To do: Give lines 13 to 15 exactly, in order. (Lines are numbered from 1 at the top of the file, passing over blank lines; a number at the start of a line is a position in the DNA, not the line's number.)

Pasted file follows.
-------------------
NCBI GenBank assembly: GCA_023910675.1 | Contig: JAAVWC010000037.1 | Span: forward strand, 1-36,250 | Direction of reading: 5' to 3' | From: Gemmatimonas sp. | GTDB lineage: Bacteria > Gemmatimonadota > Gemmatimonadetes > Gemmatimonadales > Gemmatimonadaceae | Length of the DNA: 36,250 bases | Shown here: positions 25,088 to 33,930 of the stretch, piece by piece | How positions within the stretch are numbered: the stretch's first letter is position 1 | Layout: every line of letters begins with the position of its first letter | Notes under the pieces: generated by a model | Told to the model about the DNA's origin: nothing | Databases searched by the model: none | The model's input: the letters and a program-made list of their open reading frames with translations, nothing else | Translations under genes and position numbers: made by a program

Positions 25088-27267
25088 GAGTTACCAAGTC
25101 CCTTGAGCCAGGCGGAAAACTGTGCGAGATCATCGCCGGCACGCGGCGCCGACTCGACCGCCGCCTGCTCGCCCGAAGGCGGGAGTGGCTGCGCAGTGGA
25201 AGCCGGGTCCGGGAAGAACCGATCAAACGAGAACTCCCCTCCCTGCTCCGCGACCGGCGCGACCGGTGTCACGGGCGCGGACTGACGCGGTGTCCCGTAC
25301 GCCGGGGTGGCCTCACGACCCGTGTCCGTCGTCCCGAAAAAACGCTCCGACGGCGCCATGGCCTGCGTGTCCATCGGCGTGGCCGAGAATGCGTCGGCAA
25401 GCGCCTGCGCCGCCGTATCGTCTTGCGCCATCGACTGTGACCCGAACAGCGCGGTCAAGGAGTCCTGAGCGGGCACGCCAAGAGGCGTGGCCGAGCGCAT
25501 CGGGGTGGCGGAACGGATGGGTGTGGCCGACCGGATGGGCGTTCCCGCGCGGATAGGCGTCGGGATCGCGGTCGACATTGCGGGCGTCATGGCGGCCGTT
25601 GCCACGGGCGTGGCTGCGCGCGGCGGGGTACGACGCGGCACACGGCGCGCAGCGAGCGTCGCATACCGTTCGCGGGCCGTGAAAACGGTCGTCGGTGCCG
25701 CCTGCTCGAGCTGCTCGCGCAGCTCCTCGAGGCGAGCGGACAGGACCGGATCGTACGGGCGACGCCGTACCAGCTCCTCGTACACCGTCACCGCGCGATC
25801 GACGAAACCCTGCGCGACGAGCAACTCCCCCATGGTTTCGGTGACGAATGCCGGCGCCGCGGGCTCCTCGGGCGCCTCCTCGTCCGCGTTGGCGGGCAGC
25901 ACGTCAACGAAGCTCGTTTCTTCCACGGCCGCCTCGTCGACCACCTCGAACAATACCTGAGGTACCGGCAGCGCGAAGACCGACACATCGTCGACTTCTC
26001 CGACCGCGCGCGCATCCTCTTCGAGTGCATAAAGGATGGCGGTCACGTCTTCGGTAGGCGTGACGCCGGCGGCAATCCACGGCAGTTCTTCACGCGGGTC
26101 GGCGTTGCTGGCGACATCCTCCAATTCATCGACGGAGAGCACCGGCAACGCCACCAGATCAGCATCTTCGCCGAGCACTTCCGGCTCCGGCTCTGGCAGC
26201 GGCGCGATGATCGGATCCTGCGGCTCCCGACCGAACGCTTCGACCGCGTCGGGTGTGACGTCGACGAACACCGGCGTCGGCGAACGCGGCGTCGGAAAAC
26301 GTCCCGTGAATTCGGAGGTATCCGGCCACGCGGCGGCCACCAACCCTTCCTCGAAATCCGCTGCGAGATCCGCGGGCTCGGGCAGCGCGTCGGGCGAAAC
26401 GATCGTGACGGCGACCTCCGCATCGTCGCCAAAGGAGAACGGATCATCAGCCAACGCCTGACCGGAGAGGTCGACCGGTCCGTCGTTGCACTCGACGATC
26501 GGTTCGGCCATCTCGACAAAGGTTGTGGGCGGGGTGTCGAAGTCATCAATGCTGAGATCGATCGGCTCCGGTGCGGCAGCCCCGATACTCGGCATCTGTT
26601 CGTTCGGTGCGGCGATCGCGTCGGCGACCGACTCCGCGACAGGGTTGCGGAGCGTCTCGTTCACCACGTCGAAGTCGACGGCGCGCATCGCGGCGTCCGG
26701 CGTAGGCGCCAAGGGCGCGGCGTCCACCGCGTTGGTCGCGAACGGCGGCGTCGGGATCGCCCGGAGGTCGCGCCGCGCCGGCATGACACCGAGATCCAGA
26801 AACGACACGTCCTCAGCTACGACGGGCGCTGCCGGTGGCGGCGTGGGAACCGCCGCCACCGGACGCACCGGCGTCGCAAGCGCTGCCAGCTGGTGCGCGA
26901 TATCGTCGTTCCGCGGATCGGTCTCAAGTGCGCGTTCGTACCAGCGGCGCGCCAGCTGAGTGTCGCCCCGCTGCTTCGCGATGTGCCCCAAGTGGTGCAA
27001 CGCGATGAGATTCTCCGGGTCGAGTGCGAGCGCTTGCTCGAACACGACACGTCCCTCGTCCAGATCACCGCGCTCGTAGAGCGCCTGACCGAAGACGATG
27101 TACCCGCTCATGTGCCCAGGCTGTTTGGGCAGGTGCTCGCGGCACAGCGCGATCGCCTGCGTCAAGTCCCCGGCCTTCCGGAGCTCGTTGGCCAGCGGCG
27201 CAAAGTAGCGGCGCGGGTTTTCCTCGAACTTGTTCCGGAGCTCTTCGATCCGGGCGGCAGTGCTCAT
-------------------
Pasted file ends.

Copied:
26001 CGACCGCGCGCGCATCCTCTTCGAGTGCATAAAGGATGGCGGTCACGTCTTCGGTAGGCGTGACGCCGGCGGCAATCCACGGCAGTTCTTCACGCGGGTC
26101 GGCGTTGCTGGCGACATCCTCCAATTCATCGACGGAGAGCACCGGCAACGCCACCAGATCAGCATCTTCGCCGAGCACTTCCGGCTCCGGCTCTGGCAGC
26201 GGCGCGATGATCGGATCCTGCGGCTCCCGACCGAACGCTTCGACCGCGTCGGGTGTGACGTCGACGAACACCGGCGTCGGCGAACGCGGCGTCGGAAAAC